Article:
Georgia Shock Reigning European Champions Spain with “Unbelievable” Victory

MADRID - A first-half goal from Tornike Okriashvili proved sufficient to give Georgia an unfathomable 1-0 win over Spain at the Coliseum Alfonso Perez in the suburbs of Madrid on June 7.

Ranked 137th in the world, a full 131 places below their illustrious and medal-laden opponents, Georgia pulled off one of the greatest sporting results in its history, and, regardless of this not being a competitive fixture, surely the best ever result for the national football team.

Many observers had indeed expected an historic night, but not for positive reasons. Friday’s embarrassing 5-1 demolition at the hands of Romania was widely felt as a new low for Georgian football, and the prospect of a fearsome Spanish side four days later prompted fears of a severe losing margin, perhaps surpassing the record 6-1 reverse at the hands of Denmark in 2005.

But under-fire head coach Vladimir Weiss, only three months in the job and who later described the result as “unbelievable”, and his much criticised men had other ideas.

Playing with what at times appeared to be a 9-0-1 formation, Georgia soaked up what was a manageable amount of Spanish pressure. Aritz Aduriz headed narrowly wide of target before Thiago struck the inside if Nukri Revishvili’s post as an erstwhile pedestrian Spain began to properly threaten as the half-hour mark ticked by.

By this stage, Georgia’s flurries forward had been rare and without consequence as striker Lado Dvalishvili trotted a lonesome figure in the centre circle.

Then suddenly, with five minutes until half-time, Spain sloppily conceded possession on the halfway line. Valeri Kazaishvili strode forward to the edge of the Spanish box and just when he was being thwarted, Jaba Jigauri took over to slide the ball across for Okriashvili to tap in for an inconceivable opener.

The home players glanced to the Icelandic assistant referee in search of an offside flag which, correctly, did not materialise.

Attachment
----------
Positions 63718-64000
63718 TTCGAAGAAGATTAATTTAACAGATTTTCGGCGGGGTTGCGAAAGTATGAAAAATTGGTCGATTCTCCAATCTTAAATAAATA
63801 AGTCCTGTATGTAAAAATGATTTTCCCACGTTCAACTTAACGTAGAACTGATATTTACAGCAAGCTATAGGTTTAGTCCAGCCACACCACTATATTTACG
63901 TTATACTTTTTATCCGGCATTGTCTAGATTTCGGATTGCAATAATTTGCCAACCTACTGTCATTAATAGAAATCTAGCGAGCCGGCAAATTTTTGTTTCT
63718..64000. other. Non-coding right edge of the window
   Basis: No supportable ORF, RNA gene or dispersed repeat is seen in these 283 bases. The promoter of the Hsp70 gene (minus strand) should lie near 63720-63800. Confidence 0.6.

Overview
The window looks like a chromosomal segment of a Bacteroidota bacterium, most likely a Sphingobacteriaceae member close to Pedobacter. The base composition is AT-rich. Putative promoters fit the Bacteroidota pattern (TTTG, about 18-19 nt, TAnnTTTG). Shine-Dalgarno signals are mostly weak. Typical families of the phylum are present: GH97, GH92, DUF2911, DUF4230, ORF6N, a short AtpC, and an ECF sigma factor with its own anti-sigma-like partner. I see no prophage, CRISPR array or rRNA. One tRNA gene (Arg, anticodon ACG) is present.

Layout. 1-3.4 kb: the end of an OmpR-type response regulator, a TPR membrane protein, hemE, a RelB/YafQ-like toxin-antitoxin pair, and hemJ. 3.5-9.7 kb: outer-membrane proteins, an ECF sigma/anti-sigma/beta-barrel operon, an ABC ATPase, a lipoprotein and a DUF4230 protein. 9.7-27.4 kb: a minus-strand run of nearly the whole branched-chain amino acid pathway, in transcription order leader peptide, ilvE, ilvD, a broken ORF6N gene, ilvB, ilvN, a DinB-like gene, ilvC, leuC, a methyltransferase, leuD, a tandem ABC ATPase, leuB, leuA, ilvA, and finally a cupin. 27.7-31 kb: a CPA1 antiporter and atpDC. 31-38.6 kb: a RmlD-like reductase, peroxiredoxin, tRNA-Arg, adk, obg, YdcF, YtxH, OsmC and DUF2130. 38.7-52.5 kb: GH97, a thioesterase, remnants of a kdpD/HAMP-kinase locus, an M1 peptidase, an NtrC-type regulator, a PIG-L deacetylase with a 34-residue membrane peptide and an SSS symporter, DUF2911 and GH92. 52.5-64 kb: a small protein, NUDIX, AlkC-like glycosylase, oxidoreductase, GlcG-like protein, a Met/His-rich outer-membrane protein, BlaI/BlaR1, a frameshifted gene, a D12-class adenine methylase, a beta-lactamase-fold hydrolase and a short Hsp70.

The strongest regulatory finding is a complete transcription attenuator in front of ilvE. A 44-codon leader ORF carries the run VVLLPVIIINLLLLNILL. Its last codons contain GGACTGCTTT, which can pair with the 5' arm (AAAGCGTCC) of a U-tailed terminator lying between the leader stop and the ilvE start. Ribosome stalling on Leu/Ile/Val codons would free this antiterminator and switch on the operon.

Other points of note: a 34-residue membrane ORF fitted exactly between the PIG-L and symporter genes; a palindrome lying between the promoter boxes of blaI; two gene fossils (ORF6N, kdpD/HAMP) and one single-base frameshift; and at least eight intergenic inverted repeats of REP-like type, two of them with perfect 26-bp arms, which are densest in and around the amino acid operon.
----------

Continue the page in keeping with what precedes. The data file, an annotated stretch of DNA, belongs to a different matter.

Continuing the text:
Georgia had to endure an onslaught of pressure in the second-half, spearheaded by Andres Iniesta, the Barcelona playmaker one of four half-time switches.

The visitors were even forced into playing third-choice goalkeeper Roin Kvaskhvadze for the last 40 minutes after Revishvili suffered a bruising head knock courtesy of Sergio Busquets.

Gerard Pique headed wide, Nolito’s shot whisked by the Georgian post and then Jordi Alba failed to connect with a volley from a few metres as the home side neared a humiliation of their own.

Georgia, often maligned for a shortage of fitness and subsequent concession of late goals, actually improved as the game wore on.

Indeed, when the opportunity allowed, they broke with a swagger in the closing stages, with a nonchalant backheel by substitute Giorgi Chanturia characteristic of a newly found confidence in Weiss’s side.

Despite their 76% possession and 11 corners to Georgia’s 0, Spain could not find a way through as the Georgians held on for an historic victory, the like of which Georgian fans have been waiting for several years.

Spain have less than a week to sort themselves out for their European Championship opener against the Czech Republic. But for Georgia, there is a whole summer to bask in this triumph and to forget what had gone before against Romania and a few others.

The World Cup qualifying campaign starts against Austria in Tbilisi in September and reaching Russia 2018 remains a distant dream. However, this remarkable conquest should at least put a few thousand more on the gate at Dinamo Arena which, the Super Cup, rugby and Robbie Williams aside, has too often been a depressing swathe of empty seats in recent times.

Alastair Watt

08 June 2016 12:20